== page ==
13th May 2015

Sheep Lameness Strategy is Key Part of Flock Health Plan

A new publication to help farmers prevent sheep lameness and offer advice on treating existing problems has been launched by Quality Meat Scotland (QMS).

Sheep lameness is a significant problem in Scottish flocks and can affect lamb production, growth rates and ultimately profitability. However, having a lameness strategy in the farm flock health plan can help farmers tackle the challenge of lameness.

Vet Ian Gill from Thrums Veterinary Practice based in Kirriemuir has first-hand experience of farms with lameness issues. He has helped many farmers to address problems by providing advice on good practice and promoting lameness strategies within flock health plans.

Mr Gill, a past president of the Sheep Veterinary Society, said: "Nationally the most worrying cause of lameness is Contagious Ovine Digital Dermatitis also known as CODD, but in our area foot rot, scald and shelly hoof are the main problems."

CODD is often brought onto farms via bought-in sheep and Mr Gill’s advice is to check where sheep are coming from and, if possible, avoid buying from places with a known problem.

Acknowledging that is easier said than done, he advised that all bought-in sheep should be quarantined for at least four weeks and foot bathed twice before being turned out with others. He also said that ideally the quarantine fields should be those targeted for ploughing and reseeding.

He said: "CODD is a very contagious condition which can be brought onto upland farms when hoggs have been away-wintered on dairy grass where cows have suffered from digital dermatitis. Farmers should ask about this when they are negotiating winter grazing lets."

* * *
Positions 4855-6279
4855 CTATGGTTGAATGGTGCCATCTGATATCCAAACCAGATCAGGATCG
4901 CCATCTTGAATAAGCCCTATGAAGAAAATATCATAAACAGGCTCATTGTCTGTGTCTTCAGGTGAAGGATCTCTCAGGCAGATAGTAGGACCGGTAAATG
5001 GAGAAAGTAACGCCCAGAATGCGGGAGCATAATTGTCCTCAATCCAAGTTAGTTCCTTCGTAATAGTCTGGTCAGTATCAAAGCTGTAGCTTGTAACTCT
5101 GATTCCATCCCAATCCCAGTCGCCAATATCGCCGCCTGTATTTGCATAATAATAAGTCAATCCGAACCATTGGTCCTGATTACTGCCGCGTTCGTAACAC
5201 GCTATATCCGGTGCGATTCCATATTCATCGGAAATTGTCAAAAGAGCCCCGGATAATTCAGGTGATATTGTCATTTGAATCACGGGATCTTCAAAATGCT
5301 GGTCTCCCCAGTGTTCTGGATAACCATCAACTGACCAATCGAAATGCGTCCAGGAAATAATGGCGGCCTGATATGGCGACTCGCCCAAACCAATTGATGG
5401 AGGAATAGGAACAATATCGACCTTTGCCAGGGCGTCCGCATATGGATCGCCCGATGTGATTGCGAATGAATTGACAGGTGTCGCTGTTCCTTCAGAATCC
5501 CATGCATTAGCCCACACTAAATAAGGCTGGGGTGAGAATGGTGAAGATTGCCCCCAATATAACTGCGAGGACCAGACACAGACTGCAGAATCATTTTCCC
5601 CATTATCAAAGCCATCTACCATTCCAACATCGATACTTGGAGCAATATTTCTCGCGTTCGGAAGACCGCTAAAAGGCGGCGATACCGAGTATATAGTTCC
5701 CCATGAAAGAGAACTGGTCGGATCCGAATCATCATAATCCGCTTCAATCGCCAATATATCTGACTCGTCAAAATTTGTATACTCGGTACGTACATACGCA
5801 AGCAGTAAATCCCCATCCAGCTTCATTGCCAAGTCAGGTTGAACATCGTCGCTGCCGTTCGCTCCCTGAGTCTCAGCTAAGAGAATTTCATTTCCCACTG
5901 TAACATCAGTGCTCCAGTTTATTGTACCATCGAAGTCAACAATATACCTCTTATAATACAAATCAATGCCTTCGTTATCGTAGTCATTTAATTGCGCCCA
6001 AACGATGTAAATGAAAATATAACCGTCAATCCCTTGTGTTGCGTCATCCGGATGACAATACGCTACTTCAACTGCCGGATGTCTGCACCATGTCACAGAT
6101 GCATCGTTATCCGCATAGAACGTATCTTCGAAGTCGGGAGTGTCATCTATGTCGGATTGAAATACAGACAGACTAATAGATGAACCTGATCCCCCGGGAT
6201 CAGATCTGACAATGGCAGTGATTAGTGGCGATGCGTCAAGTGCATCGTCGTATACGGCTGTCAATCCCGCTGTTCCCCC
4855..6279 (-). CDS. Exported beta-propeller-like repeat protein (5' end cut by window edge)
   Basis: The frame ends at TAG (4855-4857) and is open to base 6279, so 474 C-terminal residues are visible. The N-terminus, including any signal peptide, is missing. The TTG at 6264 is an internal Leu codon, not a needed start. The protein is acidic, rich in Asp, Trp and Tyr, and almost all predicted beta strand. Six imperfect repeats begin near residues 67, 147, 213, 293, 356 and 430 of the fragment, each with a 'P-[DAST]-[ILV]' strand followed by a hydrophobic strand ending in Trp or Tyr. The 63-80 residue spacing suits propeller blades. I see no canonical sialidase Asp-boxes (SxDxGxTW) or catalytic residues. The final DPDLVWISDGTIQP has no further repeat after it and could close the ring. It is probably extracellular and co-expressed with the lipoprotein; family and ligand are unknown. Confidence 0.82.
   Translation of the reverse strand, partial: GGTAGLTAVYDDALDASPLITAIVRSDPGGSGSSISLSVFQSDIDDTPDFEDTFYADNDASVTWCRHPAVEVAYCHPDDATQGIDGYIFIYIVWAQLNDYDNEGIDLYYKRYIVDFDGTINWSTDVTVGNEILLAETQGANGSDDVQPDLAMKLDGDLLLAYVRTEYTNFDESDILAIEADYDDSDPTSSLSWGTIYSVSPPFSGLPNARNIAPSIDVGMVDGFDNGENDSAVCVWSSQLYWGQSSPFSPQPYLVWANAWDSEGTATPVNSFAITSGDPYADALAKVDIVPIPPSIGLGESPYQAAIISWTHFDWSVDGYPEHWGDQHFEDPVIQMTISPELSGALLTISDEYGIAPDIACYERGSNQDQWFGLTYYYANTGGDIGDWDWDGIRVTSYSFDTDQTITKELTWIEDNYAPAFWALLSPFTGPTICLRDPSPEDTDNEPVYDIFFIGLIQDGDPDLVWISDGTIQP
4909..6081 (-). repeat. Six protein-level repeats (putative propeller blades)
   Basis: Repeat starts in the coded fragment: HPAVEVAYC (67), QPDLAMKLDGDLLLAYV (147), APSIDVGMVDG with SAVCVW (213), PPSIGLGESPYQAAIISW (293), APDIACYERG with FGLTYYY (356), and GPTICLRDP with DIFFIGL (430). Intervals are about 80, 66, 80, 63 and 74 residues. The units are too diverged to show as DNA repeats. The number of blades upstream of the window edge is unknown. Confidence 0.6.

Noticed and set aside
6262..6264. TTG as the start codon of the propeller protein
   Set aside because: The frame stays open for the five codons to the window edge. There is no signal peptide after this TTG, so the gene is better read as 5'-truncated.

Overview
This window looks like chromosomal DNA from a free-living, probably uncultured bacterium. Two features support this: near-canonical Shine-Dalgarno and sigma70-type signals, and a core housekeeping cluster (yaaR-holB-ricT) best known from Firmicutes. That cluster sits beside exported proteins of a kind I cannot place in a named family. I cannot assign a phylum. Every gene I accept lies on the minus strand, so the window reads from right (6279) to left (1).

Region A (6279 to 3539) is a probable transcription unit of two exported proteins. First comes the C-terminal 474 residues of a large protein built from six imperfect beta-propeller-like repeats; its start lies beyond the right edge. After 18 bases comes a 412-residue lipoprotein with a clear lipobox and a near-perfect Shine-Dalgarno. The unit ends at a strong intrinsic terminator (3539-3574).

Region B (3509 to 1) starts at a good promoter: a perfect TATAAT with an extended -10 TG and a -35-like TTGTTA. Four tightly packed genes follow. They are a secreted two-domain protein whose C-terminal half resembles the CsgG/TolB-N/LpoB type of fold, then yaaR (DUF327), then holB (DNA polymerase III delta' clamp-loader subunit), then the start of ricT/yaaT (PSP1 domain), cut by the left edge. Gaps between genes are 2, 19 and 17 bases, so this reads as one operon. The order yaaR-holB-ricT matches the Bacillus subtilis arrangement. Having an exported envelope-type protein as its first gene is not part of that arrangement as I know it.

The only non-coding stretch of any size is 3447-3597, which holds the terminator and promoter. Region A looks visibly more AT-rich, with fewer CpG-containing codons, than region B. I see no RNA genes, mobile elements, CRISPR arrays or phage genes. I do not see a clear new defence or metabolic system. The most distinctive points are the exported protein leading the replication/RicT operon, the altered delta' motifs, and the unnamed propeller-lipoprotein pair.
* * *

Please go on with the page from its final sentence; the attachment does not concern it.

Another source of footrot or CODD is bought-in tups and infection can quickly spread when they are turned out with ewes.

Farmers with flock health plans who are in regular contact with their vets are more likely to prevent lameness problems.

"We have found that on average lame ewes were a condition score less and were more likely to be barren,” said Mr Gill.

“We believe that if there is 10% lameness due to CODD in a flock then antibiotic injections are worthwhile. Over 2% lameness requires some treatment but can often be controlled by changes in husbandry, footbathing or, in the case of footrot,  vaccination."

Foot rot is probably the most recognisable of sheep lameness problems and it is now believed that scald is an early stage of foot rot. The advice is not to routinely trim - in fact the old treatment method of trimming, purple spray and turning back into field will only cause the condition to spread.

Sheep with foot rot should be isolated and treated with antibiotic sprays and if necessary, injections. If trimming is necessary then shears should be disinfected after each foot and sheep pens also swept and disinfected to avoid further contamination.

"My advice would be to avoid routinely paring feet, even if they are a bit overgrown. Leaving them untrimmed does not usually do any harm and if they can be turned out onto a bit of rough ground or hill, the natural wear usually solves the problem,” said Mr Gill.

One of the best times to check for lameness is at scanning and Mr Gill said that in his experience it is often the lame ewes which are barren or carrying singles. If they are to be housed for lambing, then he said it was best to try to keep lame ones separate and treat.

Other good times to check over the flock and carry out treatments are at weaning and pre tupping, when there are least feet on the ground with only the ewes and tups to check.

One of the problems with lameness is, he said, that unless the farm has a health plan where annual discussions with a vet highlight problems, few farmers ask a vet's advice regarding lameness. Correct diagnosis is important as the many products available from agricultural stores are not always the most appropriate for certain conditions.

The QMS lameness publication has been printed a handy pocket size on hard wearing plastic to withstand farming life and Scottish weather. It offers practical advice on both prevention and treatment and general foot care and is available to download here. If you would like to receive a hard copy in the post please phone QMS on 0131 472 4040.

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